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- Bedwetting in Children
Feel like you’ve exhausted all of your options? Worried this will never change? I have good news: you’re not alone. And there’s hope. Here is what’s going on: Most often kiddos with bedwetting past a year of daytime dryness are dealing with constipation. When most people hear that word, they think of it in its simplest terms: infrequent bowel movements. In fact, constipation can have a lot of related symptoms most people don’t know about. Constipation can look like many things: Extra large bowel movements Firm or hard stool Leaking/losing stool Bedwetting and urinary incontinence Recurrent UTIs Extremely frequent &/or urgent urges to void Decrease frequency of bowel movements Bowel movements >2x/day Abdominal discomfort/distention Skid marks or itchy anus Very loose stool Persistent difficulty with toilet training or refusal to make BM on toilet Irritability Difficulty with sleep Changes in mood/behavior Loss of appetite Often, parents aren’t getting enough answers from pediatricians, even the most well-meaning ones. Many parents I’ve worked with are exasperated that the techniques they’ve been trying aren’t having an effect. They’re not finding success with cutting out fluids at night or asking their child to go one more time before bedtime. The vast majority have no idea that constipation is likely the driving force behind the wetting. Fortunately, once they’re armed with that information, they can begin to address the root causes—and finally see results. Here’s what I recommend parents try: Put a stool—like a squatty potty—in front of the toilet. Your child’s feet should be supported and knees higher than hips. Encourage your child to drink more water. Consider adding a fiber supplement to their daily diet (I like HyFiber liquid fiber). Abdominal massage daily. This can be a nice way to wake up or an added part of the bedtime routine. Big, clockwise circles on the tummy help to stimulate a bowel movement. And here’s a bonus: these techniques apply to adults dealing with constipation, too. Try it! New Normal is here to support and guide parents looking for solutions to their kids’ bedwetting. Together, we can help you and your child get a good night’s sleep. Click the “Book” button to chat for free with a Discovery Call. Katherine Shephard, PT, DPT is driven by a passion to help people rebuild their confidence, resume their lives, and reclaim their normal by improving pelvic floor health. Along with treating patients and running New Normal PT, she also mentors other pelvic health physical therapists and lectures at St. Catherine University in their doctor of physical therapy and physical therapist assistant programs. Dr. Shephard treats adults and children of any gender with pelvic floor-related symptoms. With three littles at home, she can relate to parents and translate her care to work with their busy lives. New Normal PT offers both in-person and virtual care options for maximum convenience and flexibility.
- Avoiding JIC Voiding- Bladder Control Women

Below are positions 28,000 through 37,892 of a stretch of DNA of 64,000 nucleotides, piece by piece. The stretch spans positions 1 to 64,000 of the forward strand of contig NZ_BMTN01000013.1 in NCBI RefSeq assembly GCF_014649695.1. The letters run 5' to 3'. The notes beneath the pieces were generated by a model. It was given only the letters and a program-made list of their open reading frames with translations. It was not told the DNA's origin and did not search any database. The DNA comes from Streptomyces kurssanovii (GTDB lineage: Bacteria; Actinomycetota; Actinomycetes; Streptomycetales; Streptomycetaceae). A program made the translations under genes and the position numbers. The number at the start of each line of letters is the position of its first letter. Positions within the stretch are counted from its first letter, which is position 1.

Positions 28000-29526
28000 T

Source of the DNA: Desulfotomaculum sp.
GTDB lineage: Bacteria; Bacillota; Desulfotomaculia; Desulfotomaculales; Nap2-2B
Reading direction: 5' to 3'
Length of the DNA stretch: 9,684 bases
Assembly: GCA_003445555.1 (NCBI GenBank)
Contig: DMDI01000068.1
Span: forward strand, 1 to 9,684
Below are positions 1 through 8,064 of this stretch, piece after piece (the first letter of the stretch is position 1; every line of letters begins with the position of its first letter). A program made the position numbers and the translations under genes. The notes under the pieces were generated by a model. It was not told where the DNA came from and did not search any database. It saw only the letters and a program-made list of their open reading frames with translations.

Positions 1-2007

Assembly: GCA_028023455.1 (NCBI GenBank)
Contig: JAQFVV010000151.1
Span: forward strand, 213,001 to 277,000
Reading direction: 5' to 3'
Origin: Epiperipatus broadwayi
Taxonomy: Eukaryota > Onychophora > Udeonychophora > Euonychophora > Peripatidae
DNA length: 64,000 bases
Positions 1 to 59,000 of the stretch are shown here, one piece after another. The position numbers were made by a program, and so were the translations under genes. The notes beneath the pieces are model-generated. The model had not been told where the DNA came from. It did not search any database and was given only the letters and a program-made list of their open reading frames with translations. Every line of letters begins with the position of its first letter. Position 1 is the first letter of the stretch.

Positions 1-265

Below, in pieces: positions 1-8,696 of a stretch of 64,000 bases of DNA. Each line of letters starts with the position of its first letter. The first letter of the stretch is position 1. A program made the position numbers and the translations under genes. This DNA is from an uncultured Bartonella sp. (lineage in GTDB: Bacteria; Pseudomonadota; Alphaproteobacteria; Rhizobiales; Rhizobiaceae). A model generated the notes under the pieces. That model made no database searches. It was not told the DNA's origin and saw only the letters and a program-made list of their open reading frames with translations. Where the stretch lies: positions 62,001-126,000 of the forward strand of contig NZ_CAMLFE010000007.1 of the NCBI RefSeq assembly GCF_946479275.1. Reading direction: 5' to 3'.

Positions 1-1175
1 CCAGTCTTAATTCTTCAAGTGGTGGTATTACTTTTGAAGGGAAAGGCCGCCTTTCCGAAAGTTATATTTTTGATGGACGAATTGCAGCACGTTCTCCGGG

Have to pee before leaving the house? If you’re of a certain age—well, just about any age old enough to be reading this—you were likely taught to go to the bathroom before leaving the house. “Just try,” your parents said, so you did. Time after time, year after year. And now… Do you get an urge to pee when you are about to leave the house? The restaurant? The store? The gas station? Is it causing issues and discomfort in your daily life? If you thought, “yes” and you want to learn more about it - we can help! There’s a simple reason why you feel the urge to pee in these situations, and a couple of straightforward, painless techniques you can try to get rid of that unwanted urge. Here’s what’s going on: Urges to pee come from your brain (not just your bladder). All day long, your bladder is sending information to your brain with the message, “I’m this stretched.” Your brain puts this information into context. Without consciously thinking about it, your brain is referencing your current environment, your past experiences, and your options: What am I going to do next? What have I done in the past? Am I cold/hungry/tired/happy/distracted? Etc. etc. etc. Then your brain sends down an urge to pee—or not. Remember Pavlov’s dogs? He rang a bell at feeding time. Over time, his dogs started to salivate with just the ringing of the bell—even if there wasn’t food. Sometimes our urge to go to the bathroom is just the same. A conditioned response. A pattern. Fortunately, we can use those same tools of mental conditioning to break the cycle. With the right information, you can rewire your brain so that the urge to pee no longer disrupts your day to day. How to make it stop: Change the pattern. Switch up your usual routine for leaving the house. For example, if you always [something], try [another thing] instead. Don’t go to the bathroom. You know your own body. If there’s no reason to believe that your bladder is full (other than habit), resist the impulse to go “just in case.” Just leave. As with a lot of things in life, sometimes the key is, “don’t overthink it.” Pick up your keys, march out the door, and don’t stop to second-guess yourself. By breaking the mental connection between “leaving the house” and “needing to pee,” you’ll retrain your brain so that it stops sending you incorrect info about your bladder’s fullness. Try it! It’s easier to change than you think—and you’ll be giving yourself newfound freedom. You might be surprised by how great it feels to just leave places when you want to! Of course, not every change is easy, even if the steps seem simple. We’re always happy to work with our clients to help give them support and in-depth information about what’s going on with their bodies. If you’re dealing with an unwanted urge to pee, this is something we can work on together. Click the “Book” button to chat for free with a Discovery Call. Katherine Shephard, PT, DPT is driven by a passion to help people rebuild their confidence, resume their lives, and reclaim their normal by improving pelvic floor health. Along with treating patients and running New Normal PT, she also mentors other pelvic health physical therapists and lectures at St. Catherine University in their doctor of physical therapy and physical therapist assistant programs. Dr. Shephard treats adults and children of any gender with pelvic floor-related symptoms. With three littles at home, she can relate to parents and translate her care to work with their busy lives. New Normal PT offers both in-person and virtual care options for maximum convenience and flexibility. Bladder control women